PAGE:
On Wednesday, the 13th, Donald Trump will be in Pensacola, Florida… and yes, I’m going. Not only am I going, but I am taking my 15-year-old son, much to his chagrin.
I will not vote for Donald Trump in the Florida Primary. I have listened to interviews and the debates and he’s an interesting man. There are many things I like about him. I like that he hasn’t allowed the media to control the narrative when it comes to him. I like that he calls out Hillary Clinton for the hypocrite she is. I like that he isn’t politically correct; he speaks plainly, even if it takes him a full circle to come back around to his point.
I don’t like that he has not yet talked about the boundaries of the Executive Branch as stipulated in Article II of the Constitution. I don’t like that he’s egocentric. I don’t like that he’s bombastic. Sometimes being grandiloquent works, but as President, do I really want that characteristic in the man who occupies the White House? Not so much.
But the important part of all this is that I think this is such a wonderful opportunity to hear an entire speech by him, without commentary, from the talking heads on “news” channels. I also want my son to hear what he has to say and take part in this Republic process.
When I printed the tickets, my son expressed his dismay in the most vocal manner.
“Why do I have to go? I don’t care about government? I won’t hear most of what he says. Why do I have to go? I don’t want to go!!”
I let him have his moments of vocal despair and then quietly began to speak.
“You are 15 now, will be 16 in March,” I began. “When you turn 18, whoever is elected now will be president and that means they will be the Commander in Chief. When you are 18, you have to sign up for the Selective Service. That means if there is ever a war and the U.S. military has run out of bodies, they begin the draft. That is when you are told you must serve. You must go to whatever foreign shore the President has decided needs “democracy.”
But more than that, government, from the federal to the state to local, affects every aspect of your life. The roads you drive on, the drivers license you hold, the taxes we pay for those roads… The schools and the taxes we pay for those… The sales tax you pay: when you have $10 and the shirt is $9.99, you know you don’t have enough because of that sales tax. The water you drink is clean because of laws that state it must be clean. All of it: you do “government” even if you don’t like government.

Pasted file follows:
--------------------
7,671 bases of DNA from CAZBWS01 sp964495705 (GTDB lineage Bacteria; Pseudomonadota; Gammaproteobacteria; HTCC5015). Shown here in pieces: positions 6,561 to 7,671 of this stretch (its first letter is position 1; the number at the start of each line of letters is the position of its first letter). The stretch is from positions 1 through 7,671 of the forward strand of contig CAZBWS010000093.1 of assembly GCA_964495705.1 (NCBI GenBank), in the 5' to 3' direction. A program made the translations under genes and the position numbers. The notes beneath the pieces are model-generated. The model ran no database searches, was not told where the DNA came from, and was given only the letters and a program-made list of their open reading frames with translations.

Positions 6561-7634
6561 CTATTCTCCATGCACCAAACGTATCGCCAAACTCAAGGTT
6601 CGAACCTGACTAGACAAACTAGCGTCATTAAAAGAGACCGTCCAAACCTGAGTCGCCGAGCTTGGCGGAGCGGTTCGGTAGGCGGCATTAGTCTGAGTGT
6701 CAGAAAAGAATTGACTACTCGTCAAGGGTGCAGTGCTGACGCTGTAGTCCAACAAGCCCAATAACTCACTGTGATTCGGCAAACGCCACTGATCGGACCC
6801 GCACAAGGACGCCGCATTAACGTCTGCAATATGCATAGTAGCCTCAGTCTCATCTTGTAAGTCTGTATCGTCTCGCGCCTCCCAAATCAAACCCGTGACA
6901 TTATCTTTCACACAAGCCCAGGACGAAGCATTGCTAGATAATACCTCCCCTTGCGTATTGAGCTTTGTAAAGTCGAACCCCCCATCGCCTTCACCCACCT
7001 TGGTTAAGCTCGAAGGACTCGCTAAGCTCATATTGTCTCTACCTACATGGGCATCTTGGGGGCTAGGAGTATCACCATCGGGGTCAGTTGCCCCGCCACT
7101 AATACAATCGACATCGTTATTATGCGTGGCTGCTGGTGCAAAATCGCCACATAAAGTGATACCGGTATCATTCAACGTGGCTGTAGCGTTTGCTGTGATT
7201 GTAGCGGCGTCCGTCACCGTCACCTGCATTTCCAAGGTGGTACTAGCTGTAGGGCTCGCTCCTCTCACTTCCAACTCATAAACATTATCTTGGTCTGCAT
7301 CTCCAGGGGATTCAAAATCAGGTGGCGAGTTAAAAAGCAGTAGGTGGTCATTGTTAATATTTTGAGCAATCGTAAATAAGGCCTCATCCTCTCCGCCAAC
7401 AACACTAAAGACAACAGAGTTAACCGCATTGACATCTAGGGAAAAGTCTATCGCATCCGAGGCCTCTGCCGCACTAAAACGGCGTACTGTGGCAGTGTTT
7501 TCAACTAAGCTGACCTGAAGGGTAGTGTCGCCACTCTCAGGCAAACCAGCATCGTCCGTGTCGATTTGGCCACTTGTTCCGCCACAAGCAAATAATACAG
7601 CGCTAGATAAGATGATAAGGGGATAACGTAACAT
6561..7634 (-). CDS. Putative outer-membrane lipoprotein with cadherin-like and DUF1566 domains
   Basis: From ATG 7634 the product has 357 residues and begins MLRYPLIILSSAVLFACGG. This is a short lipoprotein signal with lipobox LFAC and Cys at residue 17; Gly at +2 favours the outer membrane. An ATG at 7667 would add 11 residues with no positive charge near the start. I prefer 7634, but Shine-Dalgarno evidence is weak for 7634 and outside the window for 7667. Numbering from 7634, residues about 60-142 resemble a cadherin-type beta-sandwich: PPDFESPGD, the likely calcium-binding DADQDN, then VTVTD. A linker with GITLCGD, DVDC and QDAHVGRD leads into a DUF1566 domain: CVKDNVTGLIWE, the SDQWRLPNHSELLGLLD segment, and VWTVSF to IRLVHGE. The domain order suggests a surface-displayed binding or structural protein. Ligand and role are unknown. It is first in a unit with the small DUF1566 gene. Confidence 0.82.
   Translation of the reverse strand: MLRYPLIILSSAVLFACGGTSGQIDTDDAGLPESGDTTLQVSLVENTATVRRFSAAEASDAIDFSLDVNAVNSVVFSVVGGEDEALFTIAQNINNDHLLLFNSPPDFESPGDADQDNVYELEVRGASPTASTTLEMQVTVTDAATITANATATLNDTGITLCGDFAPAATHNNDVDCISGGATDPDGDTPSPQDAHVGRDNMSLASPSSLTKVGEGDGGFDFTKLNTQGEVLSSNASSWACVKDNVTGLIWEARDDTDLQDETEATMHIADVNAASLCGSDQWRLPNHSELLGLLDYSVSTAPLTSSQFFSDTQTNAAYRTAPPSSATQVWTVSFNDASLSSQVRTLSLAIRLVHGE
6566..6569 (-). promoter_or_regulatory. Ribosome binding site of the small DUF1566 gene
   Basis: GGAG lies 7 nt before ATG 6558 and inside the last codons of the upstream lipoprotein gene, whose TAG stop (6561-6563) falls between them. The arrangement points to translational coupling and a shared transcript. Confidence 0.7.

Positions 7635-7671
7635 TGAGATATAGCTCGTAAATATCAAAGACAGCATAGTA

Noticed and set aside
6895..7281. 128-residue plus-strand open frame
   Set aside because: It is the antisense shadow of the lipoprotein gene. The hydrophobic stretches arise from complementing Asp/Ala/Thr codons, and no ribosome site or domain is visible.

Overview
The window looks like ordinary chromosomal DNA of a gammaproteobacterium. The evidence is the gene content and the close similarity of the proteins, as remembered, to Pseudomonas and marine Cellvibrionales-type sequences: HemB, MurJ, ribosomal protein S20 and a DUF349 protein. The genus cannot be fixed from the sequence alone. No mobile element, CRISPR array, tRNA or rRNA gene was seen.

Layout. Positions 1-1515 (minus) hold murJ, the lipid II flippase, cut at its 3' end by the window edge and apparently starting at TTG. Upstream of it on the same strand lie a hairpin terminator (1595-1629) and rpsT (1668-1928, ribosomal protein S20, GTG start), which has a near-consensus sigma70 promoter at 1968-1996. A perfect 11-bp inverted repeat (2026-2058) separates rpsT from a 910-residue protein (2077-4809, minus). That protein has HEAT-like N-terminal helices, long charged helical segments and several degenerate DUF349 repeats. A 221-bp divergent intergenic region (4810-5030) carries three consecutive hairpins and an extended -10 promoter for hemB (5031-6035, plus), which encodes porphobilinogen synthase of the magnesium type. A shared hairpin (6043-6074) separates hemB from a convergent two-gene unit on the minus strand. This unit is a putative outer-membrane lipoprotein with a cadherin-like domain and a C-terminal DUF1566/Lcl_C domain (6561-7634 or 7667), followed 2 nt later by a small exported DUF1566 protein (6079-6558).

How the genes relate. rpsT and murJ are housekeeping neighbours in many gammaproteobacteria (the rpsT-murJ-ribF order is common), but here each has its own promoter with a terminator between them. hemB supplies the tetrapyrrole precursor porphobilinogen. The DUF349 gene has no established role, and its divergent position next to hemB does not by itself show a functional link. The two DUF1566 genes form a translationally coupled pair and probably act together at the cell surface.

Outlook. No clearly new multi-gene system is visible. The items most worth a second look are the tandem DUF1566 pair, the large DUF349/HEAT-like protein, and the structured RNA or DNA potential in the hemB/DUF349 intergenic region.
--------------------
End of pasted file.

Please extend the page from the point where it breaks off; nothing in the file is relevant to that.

And the right to vote… (this is where I began to choke up) the right to vote, that was won by men you will never know. Men, who signed their names on a piece of paper that declared independence because there was no representation. Remember, the colonists were British subjects. When Britain needed money after a war, the King and Parliament looked across the great expanse called the Atlantic Ocean and decided to tax the colonists. The British government dissolved several of the colonial governments, imposed taxes and other rules. The colonist, fed up with no representation, committed an act of treason by declaring their independence. The men who penned their names knew what they were doing. Many of them lost their homes, their families and were imprisoned; they lost everything. They did that so we could have a Representative Republic. A government where we, the people, elect who will make those decisions on our behalf.
And other men… your great-uncle, buried in a foreign land after dying fighting because he cherished those rights. A man you will never know.
And for me as a woman… It took decades of perseverance and many of the women who started the Suffrage Movement were dead when the 19th Amendment was ratified in 1920, 96 years ago. Women not only had to fight for this basic right, they had to go up against a president who didn’t want them to have the right to vote. They were imprisoned for merely walking on a street, protesting.
So I take this process seriously and so too, should you. Because it’s important. It’s vital that we, as Americans, take part in this process. And Donald Trump is a candidate unlike any other. He’s bombastic. He’s caustic. He’s defying the establishment. He’s funding his own campaign. He’s holding a free event that allows people like you and me to go and hear him speak. You may only hear a small part of what he says, but it’s important to hear him. And then decide for yourself what you think. Because when you turn 18 you will be able to vote and it is important to listen, learn and decide who will best make decisions on your behalf.”
Sitting, looking at me, he was quiet for a moment. Finally he said, “Okay.” And that was that.
So yes, On Wednesday, we will be going…